10. Promoting sexual and reproductive health among adolescents in southern and eastern Africa (PREPARE): project design and conceptual framework

    Background: Young people in sub-Saharan Africa are affected by the HIV pandemic to a greater extent than young people elsewhere and effective HIV-preventive intervention programmes are urgently needed. The present article presents the rationale behind an EU-funded research project (PREPARE) examining effects of community-based (school delivered) interventions conducted in four sites in sub-Saharan Africa. One intervention focuses on changing beliefs and cognitions related to sexual practices (Mankweng, Limpopo, South Africa). …

  11. Early adolescent pregnancy increases risk of incident HIV infection in the Eastern Cape, South Africa: a longitudinal study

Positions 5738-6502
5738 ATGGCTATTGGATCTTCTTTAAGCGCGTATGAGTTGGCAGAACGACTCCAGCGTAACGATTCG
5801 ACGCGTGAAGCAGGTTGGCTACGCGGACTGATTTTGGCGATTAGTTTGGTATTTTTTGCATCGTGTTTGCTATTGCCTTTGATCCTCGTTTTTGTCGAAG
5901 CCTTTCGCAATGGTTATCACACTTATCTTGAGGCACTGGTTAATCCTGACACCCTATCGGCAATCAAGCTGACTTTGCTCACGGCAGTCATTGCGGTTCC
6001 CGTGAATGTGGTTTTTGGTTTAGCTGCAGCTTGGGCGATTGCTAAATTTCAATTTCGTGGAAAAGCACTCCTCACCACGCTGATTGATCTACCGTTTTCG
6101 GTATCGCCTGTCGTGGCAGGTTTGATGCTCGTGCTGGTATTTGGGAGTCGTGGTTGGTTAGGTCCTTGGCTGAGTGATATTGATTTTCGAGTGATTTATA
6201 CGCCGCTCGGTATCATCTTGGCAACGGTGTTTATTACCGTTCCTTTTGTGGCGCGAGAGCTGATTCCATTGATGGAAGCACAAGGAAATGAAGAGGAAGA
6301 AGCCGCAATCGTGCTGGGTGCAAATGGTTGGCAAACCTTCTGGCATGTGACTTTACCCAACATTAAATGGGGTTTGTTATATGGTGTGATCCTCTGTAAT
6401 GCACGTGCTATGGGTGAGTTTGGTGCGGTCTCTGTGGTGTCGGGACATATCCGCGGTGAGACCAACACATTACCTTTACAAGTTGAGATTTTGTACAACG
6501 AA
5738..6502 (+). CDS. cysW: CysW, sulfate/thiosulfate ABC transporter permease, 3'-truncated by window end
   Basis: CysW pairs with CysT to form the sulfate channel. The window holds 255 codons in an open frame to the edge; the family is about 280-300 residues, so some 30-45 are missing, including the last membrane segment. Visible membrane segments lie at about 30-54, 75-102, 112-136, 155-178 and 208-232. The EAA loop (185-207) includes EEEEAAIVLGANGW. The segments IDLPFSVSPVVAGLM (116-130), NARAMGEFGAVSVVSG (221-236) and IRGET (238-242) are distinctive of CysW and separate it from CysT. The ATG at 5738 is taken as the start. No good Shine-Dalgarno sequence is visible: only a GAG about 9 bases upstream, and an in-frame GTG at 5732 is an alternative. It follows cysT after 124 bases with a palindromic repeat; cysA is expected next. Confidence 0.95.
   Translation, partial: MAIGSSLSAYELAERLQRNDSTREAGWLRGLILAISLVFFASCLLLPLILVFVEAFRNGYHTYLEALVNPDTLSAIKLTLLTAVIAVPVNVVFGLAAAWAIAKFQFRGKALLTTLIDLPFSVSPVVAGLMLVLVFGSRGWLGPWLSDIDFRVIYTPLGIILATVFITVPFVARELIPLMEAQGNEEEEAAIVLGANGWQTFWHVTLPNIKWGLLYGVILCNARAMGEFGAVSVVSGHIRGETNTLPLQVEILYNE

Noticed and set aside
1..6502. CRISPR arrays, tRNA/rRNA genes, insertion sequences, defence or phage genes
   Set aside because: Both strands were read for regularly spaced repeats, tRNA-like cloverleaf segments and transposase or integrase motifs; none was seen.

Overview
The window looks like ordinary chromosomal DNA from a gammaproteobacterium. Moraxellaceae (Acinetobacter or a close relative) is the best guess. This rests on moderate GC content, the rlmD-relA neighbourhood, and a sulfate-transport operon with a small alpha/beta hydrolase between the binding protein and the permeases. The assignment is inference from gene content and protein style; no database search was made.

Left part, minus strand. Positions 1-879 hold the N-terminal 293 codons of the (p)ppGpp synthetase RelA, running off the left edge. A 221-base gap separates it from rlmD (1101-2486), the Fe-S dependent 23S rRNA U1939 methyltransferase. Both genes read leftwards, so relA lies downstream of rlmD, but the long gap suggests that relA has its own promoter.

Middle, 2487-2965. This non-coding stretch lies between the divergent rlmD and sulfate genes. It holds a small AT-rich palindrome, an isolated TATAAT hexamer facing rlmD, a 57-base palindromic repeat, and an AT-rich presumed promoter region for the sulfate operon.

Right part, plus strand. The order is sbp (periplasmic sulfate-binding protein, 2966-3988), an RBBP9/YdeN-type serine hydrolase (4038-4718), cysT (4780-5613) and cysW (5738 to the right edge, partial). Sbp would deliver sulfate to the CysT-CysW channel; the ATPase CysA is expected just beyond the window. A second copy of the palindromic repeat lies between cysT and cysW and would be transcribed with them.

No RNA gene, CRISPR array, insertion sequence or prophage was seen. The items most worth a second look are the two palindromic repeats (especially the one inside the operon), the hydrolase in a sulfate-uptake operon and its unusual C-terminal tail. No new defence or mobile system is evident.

INTRODUCTION: Adolescents having unprotected heterosexual intercourse are at risk of HIV infection and unwanted pregnancy. However, there is little evidence to indicate whether pregnancy in early adolescence increases the risk of subsequent HIV infection. In this paper, we tested the hypothesis that adolescent pregnancy (aged 15 or younger) increases the risk of incident HIV infection in young South African women. …

  12. Commentary: Innovations in Programming for HIV Among Adolescents: Towards an AIDS-Free Generation

    In the effort to halt and reverse the spread of HIV and AIDS among adolescents, public health and medical experts, moral and political authorities across the globe have implemented a combination of interventions. …

  13. Implementation of adolescent-friendly voluntary medical male circumcision using a school based recruitment program in rural KwaZulu-Natal, South Africa